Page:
Historically, Ferdinand Berthoud and Louis Moinet are highly regarded watchmakers. On the surface, there are many things in common between the two. They are both watchmaking geniuses who once lived in the same era and achieved major innovations. But if we dig deeper, the similarities disappear and the differences appear.
Ferdinand Berthoud (left) and Louis Moinet (right)
Berthoud and Moinet have many similarities, and exhaustive listing takes too long. The two have very similar careers, which at first glance can be confusing. Their lives are highly overlapping, with the former 1727–1807 and the latter 1768–1853. Berthoud was born in Neuchâtel, which is now home to Ateliers Louis Moinet. Both have traveled to various countries, Moinet’s footsteps in Italy, Switzerland and Paris, where he died. Berthoud also began his legendary career in Paris in 1745. They have reached the end of their lives. Berthoud is 80 years old and Moinet is 85 years old.
With detailed contributions, Berthoud and Moinet both wrote innovative works that will have a significant impact on the future of watchmaking-Berthoud’s ‘Essai sur l’ horlogerie’ and Moinet’s ‘Traité d’horlogerie’. Beyond that, they all have wonderful connections with great men of their time. Berthoud knew Louis XV and Napoleon, and Moinet’s clients included Napoleon, Thomas Jefferson, and James Monroe.
By Louis Moinet
However, unlike Breguet and Arnold, Berthoud and Moinet have never worked directly together, and there is no evidence that they have ever met. Berthoud is 40 years older than Moinet and seems to be a forerunner in many ways, such as raising the accuracy of marine astronomical clocks to unprecedented levels of excellence.
Moinet may have taken inspiration from Berthoud’s work, and extensive references can be seen in his work (before the full withdrawal). The rivalry between Moinet and Berthoud is implicit and has never been publicly claimed. Moinet wrote in his book: ‘Progress in horology means that Berthoud’s work is gradually outdated, and many of its parts are outdated, and our work will replace the books of Berthoud and previous authors.’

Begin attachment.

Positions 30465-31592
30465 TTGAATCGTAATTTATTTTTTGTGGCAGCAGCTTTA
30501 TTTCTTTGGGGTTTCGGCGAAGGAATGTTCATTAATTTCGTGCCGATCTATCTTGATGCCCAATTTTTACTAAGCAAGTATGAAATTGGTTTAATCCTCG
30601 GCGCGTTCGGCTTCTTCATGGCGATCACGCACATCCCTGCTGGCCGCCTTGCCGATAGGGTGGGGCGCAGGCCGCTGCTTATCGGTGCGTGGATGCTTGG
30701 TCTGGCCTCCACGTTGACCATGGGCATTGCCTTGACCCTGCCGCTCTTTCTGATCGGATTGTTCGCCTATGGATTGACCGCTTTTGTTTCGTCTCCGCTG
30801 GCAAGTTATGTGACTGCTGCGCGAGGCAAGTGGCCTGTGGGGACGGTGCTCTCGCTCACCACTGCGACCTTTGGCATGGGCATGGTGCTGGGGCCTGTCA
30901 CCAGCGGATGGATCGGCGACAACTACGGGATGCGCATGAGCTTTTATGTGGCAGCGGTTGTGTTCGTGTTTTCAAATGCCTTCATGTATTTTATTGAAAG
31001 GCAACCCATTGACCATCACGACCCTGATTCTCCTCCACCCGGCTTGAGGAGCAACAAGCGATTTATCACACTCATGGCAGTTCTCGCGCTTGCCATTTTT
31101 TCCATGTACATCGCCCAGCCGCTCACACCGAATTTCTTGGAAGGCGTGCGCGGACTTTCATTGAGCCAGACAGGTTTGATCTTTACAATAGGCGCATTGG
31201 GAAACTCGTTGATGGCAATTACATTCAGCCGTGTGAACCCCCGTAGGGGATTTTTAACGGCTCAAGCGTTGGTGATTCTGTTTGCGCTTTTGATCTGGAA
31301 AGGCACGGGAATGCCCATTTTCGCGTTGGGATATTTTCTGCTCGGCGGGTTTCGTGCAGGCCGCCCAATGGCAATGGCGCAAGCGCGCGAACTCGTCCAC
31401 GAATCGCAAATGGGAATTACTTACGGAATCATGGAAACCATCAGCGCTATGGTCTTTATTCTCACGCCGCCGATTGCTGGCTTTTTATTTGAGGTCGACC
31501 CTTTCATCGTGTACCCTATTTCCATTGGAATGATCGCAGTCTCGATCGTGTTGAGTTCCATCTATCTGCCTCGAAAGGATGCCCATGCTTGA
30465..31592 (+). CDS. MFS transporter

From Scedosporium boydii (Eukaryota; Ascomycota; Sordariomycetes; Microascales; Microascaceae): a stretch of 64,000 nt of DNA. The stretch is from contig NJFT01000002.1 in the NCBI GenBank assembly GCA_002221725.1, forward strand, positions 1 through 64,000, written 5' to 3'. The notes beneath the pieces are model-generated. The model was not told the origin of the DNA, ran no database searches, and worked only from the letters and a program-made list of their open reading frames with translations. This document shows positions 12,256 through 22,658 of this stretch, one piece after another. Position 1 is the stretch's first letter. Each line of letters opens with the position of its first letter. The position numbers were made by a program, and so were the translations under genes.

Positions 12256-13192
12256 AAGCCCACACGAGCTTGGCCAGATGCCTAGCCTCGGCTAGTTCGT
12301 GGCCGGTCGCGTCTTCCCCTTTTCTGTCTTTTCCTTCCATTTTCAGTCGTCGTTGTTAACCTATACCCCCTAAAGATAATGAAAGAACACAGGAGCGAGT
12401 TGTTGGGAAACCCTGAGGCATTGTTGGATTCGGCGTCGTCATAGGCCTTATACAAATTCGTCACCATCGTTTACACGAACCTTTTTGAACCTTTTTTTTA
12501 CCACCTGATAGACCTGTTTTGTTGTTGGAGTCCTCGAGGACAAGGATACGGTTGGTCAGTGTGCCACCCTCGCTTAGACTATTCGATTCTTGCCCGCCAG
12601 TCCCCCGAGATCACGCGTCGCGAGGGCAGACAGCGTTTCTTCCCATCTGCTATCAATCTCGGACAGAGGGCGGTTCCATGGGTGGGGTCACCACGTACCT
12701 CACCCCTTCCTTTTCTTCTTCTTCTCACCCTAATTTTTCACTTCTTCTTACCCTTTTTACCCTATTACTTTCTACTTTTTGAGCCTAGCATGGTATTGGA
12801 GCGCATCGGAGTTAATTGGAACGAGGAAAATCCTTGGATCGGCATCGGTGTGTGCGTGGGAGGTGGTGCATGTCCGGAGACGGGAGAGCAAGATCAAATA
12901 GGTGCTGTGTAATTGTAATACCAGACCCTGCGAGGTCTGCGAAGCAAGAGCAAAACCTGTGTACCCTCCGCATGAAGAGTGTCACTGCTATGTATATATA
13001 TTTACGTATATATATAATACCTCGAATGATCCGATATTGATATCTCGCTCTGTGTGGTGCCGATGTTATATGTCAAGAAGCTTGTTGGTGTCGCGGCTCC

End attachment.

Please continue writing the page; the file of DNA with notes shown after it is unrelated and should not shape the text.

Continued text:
Longitude Clock, Ferdinand Berthoud, No. XXVIII, Paris, 1782-1783
Respected artist and watchmaker
Other differences between the two are obvious. Moinet is a real artist. During his stay in Italy, he studied painting, sculpture and sculpture under the greatest masters of Rome. After returning to Paris, he taught at the prestigious Academy of Fine Arts. In addition, Moinet is equally well versed in astronomy, physics, and chemistry.
In contrast, Berthoud is more like an expert, an outstanding figure in the field of horology, with a particular focus on marine astronomical clocks. Now when we mention Berthoud, the first thing that comes to mind is the marine astronomical clock. Berthoud’s dedicated focus has won many awards and titles: Fellow of the Royal Society (1764), Royal Watchmaker of the King (1770) and Member of the French Academy (1795).
Berthoud worked hard to make his work better known. He authored several articles for the Diderot Encyclopedia, as well as a book entitled ‘The Art of Manipulating and Adjusting Clocks by Little Known Watches’, which was published in 1759. Berthoud is also one of the most prolific watch writers in history, and he has published more than 4,000 pages of papers.
Counter of Thirds
Occupation, or lifestyle
At the same time, Berthoud was meticulous, registered inventions through official channels, and kept them at the Academy of Science, the predecessor of today’s patents. As a result, his hard work and innovative inventions were recognized by later generations, and more practically, the royal funds allowed him to continue working.
On the other hand, Moinet is more focused on arts and crafts and has strong doubts about mass production of clocks. He condemned ‘several leaks of work by several large manufacturers and factories’ and considered ‘this is the death of art and artists’. Moinet’s eyes do not allow a grain of sand, against clock fashion, relying on machinery and not doing research: ‘At first glance, it may be confusing, but not always able to withstand the test of time.’ Moinet lives for art without any official Recognition of a seal, patent protection or other laws, it is still difficult to define his achievements effectively.
Ferdinand Berthoud FB 1 Chronometer watch and ‘Montre Astronomique, No. 3.’ pocket watch, which was commissioned by Ferdinand Berthoud to Jean Martin (1806)
Berthoud is well-planned and able to live on the royal timekeeping business income. Moinet was so destitute and desperate that he devoted all his personal wealth (and energy) to publishing ‘Traité d’ horlogerie’. Moinet’s reputation was not apparent when he died. It was not until 150 years later that when the Counter of Thirds was rediscovered and formally identified as the first chronograph in history (1816), his name came out of the shadow again. Fortunately, today, watchmaking companies have inherited the spiritual heritage of Berthoud and Moinet, and by introducing outstanding timepieces with both heritage and innovation, we have regained the glory of two watchmaking masters after more than 200 years.